Brian Hall (author)
This article has multiple issues. Please help improve it or discuss these issues on the talk page. (Learn how and when to remove these template messages)(Learn how and when to remove this template message)
Brian Hall (born August 31, 1959) is an American author. Son of Louis Alton Hall and Peggy Smith Hall, he grew up in Lexington, Massachusetts. He attended Harvard University from 1977 to 1981, graduating summa cum laude with an A.B. in English Literature.
From 1982 to 1984, Hall bicycled through western and eastern Europe, camping out most of the time. Based on his experiences in Eastern Europe, Hall wrote his first book, Stealing From a Deep Place (published by Hill and Wang, 1988), which was shortlisted for the Thomas Cook Travel Book Award.
His first novel, The Dreamers (Harper and Row, 1989), tells the story of an American graduate student studying the Anschluss in Vienna, who gets into a rather tortured affair with an Austrian woman and her young, fatherless son.
Hall’s other novels include The Saskiad (Houghton-Mifflin, 1997); I Should Be Extremely Happy In Your Company (Viking, 2003); and Fall of Frost (Viking, 2008). The Saskiad, a coming-of-age novel about a precocious and imaginative young girl, has been translated into 12 languages. I Should Be Extremely Happy In Your Company was named one of the best novels of the year by the Boston Globe, Salon Magazine, the Los Angeles Times, and The Christian Science Monitor. Fall of Frost was named one of the best novels of the year by the Boston Globe and the Washington Post.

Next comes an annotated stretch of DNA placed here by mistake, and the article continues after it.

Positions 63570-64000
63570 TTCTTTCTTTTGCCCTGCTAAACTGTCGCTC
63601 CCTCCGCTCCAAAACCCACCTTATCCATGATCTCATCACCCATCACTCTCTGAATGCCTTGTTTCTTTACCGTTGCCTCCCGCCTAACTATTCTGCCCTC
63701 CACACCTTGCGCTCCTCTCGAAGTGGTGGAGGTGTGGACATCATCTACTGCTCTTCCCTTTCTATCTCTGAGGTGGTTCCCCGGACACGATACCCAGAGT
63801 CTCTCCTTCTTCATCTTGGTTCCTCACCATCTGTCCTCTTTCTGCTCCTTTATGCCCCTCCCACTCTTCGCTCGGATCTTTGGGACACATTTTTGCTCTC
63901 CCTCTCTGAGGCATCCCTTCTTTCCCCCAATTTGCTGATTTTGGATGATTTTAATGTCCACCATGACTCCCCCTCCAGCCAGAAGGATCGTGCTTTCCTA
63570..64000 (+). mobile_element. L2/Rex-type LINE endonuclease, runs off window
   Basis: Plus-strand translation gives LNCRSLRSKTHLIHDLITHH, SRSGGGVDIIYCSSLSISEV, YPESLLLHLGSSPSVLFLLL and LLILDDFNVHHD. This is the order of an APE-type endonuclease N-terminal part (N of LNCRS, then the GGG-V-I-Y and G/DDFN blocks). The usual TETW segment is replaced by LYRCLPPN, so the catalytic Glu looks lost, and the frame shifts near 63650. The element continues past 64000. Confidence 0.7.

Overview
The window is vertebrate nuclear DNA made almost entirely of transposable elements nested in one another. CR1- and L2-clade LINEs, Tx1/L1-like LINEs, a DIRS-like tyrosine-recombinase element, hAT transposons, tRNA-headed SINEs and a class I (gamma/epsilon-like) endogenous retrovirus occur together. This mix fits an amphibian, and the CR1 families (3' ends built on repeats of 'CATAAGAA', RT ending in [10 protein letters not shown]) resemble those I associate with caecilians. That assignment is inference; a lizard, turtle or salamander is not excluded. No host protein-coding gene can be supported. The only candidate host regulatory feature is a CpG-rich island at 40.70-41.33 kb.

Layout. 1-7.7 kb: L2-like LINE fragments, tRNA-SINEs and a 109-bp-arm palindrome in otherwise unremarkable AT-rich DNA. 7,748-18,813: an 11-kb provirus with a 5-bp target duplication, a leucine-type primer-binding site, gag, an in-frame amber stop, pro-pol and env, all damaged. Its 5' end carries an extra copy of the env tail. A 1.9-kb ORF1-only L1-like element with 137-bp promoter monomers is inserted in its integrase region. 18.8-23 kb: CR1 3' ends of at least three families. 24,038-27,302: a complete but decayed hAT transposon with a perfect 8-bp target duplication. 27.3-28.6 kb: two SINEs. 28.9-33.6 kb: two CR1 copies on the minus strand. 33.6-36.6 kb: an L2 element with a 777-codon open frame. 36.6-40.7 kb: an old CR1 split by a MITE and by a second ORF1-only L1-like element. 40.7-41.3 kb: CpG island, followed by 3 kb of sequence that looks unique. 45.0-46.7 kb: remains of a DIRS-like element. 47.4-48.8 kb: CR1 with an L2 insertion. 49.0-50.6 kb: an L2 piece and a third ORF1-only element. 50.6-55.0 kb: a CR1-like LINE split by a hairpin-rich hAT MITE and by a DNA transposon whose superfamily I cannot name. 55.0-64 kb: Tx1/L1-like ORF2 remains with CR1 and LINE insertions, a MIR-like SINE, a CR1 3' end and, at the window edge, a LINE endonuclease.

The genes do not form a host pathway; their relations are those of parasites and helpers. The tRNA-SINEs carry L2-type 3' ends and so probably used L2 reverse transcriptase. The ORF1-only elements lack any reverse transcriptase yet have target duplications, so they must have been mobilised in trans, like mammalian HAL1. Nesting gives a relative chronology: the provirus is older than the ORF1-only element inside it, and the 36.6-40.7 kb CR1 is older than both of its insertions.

Additional nonfiction works by Hall include: The Impossible Country: A Journey Through the Last Days of Yugoslavia (Godine, 1994) and Madeleine’s World: A Biography of a Three-Year-Old (Houghton-Mifflin, 1997). For The Impossible Country, Hall learned Serbo-Croatian, and traveled several times to Yugoslavia over a three-year period, from 1989-1991. Madeleine’s World is a novelist's take on the ideas of Jean Piaget, the Swiss developmental psychologist who based many of his theories on observations of his own children. Hall, by watching his own daughter’s development over three years, wrote a book speculating on what the growth of human consciousness might look like from the inside.
He has written for publications such as the New York Times Magazine and The New Yorker, though since 1997, he has dedicated himself exclusively to writing his own books.